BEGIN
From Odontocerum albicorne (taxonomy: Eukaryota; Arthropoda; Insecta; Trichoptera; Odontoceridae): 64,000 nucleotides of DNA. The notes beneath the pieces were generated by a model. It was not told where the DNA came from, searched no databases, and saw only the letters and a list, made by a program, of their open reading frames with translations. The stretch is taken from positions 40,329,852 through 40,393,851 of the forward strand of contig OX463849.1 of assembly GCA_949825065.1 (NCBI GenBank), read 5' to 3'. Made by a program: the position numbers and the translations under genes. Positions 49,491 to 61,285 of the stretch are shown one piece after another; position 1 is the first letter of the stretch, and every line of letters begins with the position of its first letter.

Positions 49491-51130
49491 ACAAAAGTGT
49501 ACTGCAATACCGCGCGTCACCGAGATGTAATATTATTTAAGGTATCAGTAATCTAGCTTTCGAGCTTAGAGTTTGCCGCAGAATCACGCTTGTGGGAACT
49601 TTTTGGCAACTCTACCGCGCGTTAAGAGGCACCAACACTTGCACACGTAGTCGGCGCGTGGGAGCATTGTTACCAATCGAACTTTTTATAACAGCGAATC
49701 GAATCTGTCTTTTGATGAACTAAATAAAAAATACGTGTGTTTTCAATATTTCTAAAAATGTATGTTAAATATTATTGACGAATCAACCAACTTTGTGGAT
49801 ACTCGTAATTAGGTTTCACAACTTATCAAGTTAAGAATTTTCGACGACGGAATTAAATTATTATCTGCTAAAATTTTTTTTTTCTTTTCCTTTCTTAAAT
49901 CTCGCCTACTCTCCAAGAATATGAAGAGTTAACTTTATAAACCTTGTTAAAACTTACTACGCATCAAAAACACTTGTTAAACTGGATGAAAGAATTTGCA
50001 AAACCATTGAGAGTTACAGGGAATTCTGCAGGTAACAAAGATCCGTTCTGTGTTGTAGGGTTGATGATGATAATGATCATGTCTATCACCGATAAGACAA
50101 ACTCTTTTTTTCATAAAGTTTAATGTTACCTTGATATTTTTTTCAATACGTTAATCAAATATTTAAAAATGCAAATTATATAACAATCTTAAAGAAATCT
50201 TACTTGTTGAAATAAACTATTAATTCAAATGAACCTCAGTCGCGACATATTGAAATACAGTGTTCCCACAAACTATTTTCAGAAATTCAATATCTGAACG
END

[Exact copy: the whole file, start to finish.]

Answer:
From Odontocerum albicorne (taxonomy: Eukaryota; Arthropoda; Insecta; Trichoptera; Odontoceridae): 64,000 nucleotides of DNA. The notes beneath the pieces were generated by a model. It was not told where the DNA came from, searched no databases, and saw only the letters and a list, made by a program, of their open reading frames with translations. The stretch is taken from positions 40,329,852 through 40,393,851 of the forward strand of contig OX463849.1 of assembly GCA_949825065.1 (NCBI GenBank), read 5' to 3'. Made by a program: the position numbers and the translations under genes. Positions 49,491 to 61,285 of the stretch are shown one piece after another; position 1 is the first letter of the stretch, and every line of letters begins with the position of its first letter.

Positions 49491-51130
49491 ACAAAAGTGT
49501 ACTGCAATACCGCGCGTCACCGAGATGTAATATTATTTAAGGTATCAGTAATCTAGCTTTCGAGCTTAGAGTTTGCCGCAGAATCACGCTTGTGGGAACT
49601 TTTTGGCAACTCTACCGCGCGTTAAGAGGCACCAACACTTGCACACGTAGTCGGCGCGTGGGAGCATTGTTACCAATCGAACTTTTTATAACAGCGAATC
49701 GAATCTGTCTTTTGATGAACTAAATAAAAAATACGTGTGTTTTCAATATTTCTAAAAATGTATGTTAAATATTATTGACGAATCAACCAACTTTGTGGAT
49801 ACTCGTAATTAGGTTTCACAACTTATCAAGTTAAGAATTTTCGACGACGGAATTAAATTATTATCTGCTAAAATTTTTTTTTTCTTTTCCTTTCTTAAAT
49901 CTCGCCTACTCTCCAAGAATATGAAGAGTTAACTTTATAAACCTTGTTAAAACTTACTACGCATCAAAAACACTTGTTAAACTGGATGAAAGAATTTGCA
50001 AAACCATTGAGAGTTACAGGGAATTCTGCAGGTAACAAAGATCCGTTCTGTGTTGTAGGGTTGATGATGATAATGATCATGTCTATCACCGATAAGACAA
50101 ACTCTTTTTTTCATAAAGTTTAATGTTACCTTGATATTTTTTTCAATACGTTAATCAAATATTTAAAAATGCAAATTATATAACAATCTTAAAGAAATCT
50201 TACTTGTTGAAATAAACTATTAATTCAAATGAACCTCAGTCGCGACATATTGAAATACAGTGTTCCCACAAACTATTTTCAGAAATTCAATATCTGAACG